Reits as an asset class are still relatively new in the region and especially so with Mapletree Logistics Trust (MLT) since some of their assets appear to have exclusive uses. Indeed local investors who have only encountered retail or commercial reits so far should ask hard questions regarding the long term valuation and prospects of MLT.

The regional strategy of MLT should also be investigated. Despite the long term promise of the logistics sector, the sector can be further segmented i.e. petrochemical, hazardous material, autmotive etc. MLT has to make the right bets.

7/30/2005 1:48 PM  
Anonymous tankie said...

I hv the fllwg comments,

1. JTC targets all segments of biz fm small businesses to large MNCs. I think many small businesses are suffering and MNCs are also re-locating outside of S'pore. MapleTree, on the other hand, is focussed on logistics biz, and with parent Temasek's contacts, may still enjoy better occupancy than JTC.

2. Ascendas annualised yield is 4.814% based on latest DPU 2.84cts @ $2.36 and not 6% as per your post. But, it should move to 5%+ with the recent acquisitions.

3. MapleTree, with its small asset base and Temasek already announcing its plans to inject in more assets, subject to getting waiver fm MAS, can easily raise the yield fm its current low. Of course, the stake of existing shareholders will be diluted.

Yes, I do agree that in the longer term, we have to be carreful and selective on which REIT to put our money in. However, REITs are now in the high growth stage and offers a lot of potential profits for investors.

The danger signs would be when the REIT is very big in asset base, low in yield and operates in a rising interest rate environment. In this case, any yield acretive acquisition would be difficult, and the size of acquisitions have to be substantially large enough to make any big impact on its yield. That's when the price will have to fall for the yield to become attractive again.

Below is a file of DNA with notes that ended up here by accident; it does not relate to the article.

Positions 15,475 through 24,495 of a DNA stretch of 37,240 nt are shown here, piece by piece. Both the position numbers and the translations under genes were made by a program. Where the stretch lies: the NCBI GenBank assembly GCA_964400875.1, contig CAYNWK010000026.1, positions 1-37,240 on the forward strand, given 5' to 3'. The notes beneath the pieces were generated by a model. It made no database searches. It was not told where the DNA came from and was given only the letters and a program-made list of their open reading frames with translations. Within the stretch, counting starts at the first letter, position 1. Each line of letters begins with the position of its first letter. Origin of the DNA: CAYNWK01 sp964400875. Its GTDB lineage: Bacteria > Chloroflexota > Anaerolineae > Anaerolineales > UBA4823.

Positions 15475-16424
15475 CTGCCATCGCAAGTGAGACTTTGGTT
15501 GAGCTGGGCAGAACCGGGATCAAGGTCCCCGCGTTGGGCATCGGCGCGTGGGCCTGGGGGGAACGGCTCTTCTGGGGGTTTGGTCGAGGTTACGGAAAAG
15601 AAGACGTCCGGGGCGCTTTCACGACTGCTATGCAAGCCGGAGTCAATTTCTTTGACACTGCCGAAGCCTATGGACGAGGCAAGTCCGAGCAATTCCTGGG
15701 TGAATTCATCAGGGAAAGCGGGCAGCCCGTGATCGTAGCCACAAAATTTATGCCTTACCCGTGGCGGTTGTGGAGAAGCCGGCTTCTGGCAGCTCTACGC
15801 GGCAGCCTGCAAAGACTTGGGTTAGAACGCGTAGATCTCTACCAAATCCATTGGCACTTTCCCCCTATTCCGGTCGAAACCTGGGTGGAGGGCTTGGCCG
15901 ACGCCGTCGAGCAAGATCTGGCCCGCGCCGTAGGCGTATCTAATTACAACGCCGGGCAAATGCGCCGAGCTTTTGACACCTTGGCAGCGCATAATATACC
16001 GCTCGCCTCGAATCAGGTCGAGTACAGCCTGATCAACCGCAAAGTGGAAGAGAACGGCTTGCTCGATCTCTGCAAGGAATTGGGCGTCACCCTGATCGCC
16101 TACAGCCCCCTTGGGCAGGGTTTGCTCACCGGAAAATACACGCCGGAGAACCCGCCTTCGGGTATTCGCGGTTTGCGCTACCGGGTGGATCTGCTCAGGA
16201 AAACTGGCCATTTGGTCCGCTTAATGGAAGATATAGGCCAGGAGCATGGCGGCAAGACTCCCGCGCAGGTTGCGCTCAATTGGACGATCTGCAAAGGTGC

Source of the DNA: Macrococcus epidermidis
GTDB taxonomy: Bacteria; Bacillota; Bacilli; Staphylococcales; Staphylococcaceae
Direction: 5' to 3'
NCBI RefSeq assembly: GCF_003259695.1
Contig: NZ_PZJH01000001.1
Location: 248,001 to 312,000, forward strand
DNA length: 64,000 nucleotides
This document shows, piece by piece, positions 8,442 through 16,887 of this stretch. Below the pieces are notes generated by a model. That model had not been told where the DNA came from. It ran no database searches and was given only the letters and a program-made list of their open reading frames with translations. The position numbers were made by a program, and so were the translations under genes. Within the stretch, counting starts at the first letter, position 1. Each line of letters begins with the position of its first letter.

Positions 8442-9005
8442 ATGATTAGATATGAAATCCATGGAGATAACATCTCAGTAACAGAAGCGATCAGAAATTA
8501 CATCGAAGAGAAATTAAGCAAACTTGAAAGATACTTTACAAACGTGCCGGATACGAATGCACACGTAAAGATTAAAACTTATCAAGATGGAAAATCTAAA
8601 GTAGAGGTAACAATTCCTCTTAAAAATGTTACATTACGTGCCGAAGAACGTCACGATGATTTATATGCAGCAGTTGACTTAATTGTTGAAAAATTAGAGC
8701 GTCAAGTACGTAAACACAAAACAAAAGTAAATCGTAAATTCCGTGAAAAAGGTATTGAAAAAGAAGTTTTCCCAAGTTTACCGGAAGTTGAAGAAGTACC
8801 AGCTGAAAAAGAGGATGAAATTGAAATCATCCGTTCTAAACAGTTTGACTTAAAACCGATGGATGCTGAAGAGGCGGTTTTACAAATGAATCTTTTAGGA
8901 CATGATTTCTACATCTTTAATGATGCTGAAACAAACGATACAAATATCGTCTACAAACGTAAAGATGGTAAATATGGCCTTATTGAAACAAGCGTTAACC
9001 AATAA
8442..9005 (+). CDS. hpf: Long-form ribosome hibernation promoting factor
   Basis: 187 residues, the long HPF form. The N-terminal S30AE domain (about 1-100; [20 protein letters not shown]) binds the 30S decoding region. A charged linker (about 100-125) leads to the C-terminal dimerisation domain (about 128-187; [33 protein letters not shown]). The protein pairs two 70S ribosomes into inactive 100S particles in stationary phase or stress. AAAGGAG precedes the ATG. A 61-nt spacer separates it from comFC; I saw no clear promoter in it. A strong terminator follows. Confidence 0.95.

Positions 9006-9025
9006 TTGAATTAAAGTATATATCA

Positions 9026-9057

7/30/2005 7:00 PM  
Blogger DanielXX said...

Hi tankie,
Thanks for your comments. Admittedly, many are now investing in REITs for the capital gains rather than for yield, so perhaps looking at the reduced yield might be a wrong valuation method after all. Let's see what new assets Temasek injects to the Mapletree portfolio. It is probably a collection of the assets in Asian that they have been buying up these few years.

All things being said, I am suspicious of a situation where an investment grade instrument suddenly becoming seen as a growth play.

7/31/2005 6:56 PM  
Blogger Decipher Labs said...

hi daniel,

I was very happy to see that Stargate and yourself has began covering SGX in the form of blogging. We have the same wave length!

I had linked up your blog and stargate's blog with mine.

Together we can create a investing/trading blog community for Singapore retail investors and allow the young to have an easier time picking up the art of investing/trading.

Can you link me up with yours as well? Mass is power!

Thanks,
Decipher
growmoney.blogspot.com

8/03/2005 10:48 AM  
Blogger DanielXX said...

Hi Decipherlab,
Glad that you like my site. Have been busy these few days and I'll pay your site a visit over this weekend. Ciao!

8/03/2005 10:38 PM  
Blogger lemonberry-koolaide said...

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10/05/2005 10:42 PM  
Anonymous Anonymous said...

u seems to be generalising reits. Logistic reits generally yield accretive, esp. regional diversification, than traditional reits. Are u avoiding all the reits?

11/26/2005 12:09 AM  
Blogger DanielXX said...

anonymous,
As at the date when I wrote the Mapletree blog, I was indeed avoiding all the REITs. You may say I was doing a sweeping statement on all the REITs then; the general point was that the market had become too bullish on an instrument whose main long-term attractiveness lay in its dividend yield; that had declined as unit prices rose. Out of all the REITs, I then chose Mapletree to cover in my blog due to its recent IPO status, its sharp price rise (indicative of frothy sentiment and expectations), and a property portfolio which was hardly diversified in terms of country location. Well, it has since sought to acquire assets in China, and combined with JTC's announcement to divest of its industrial property portfolio, I think I might just take Mapletree off the not-to-buy list.

11/27/2005 12:40 PM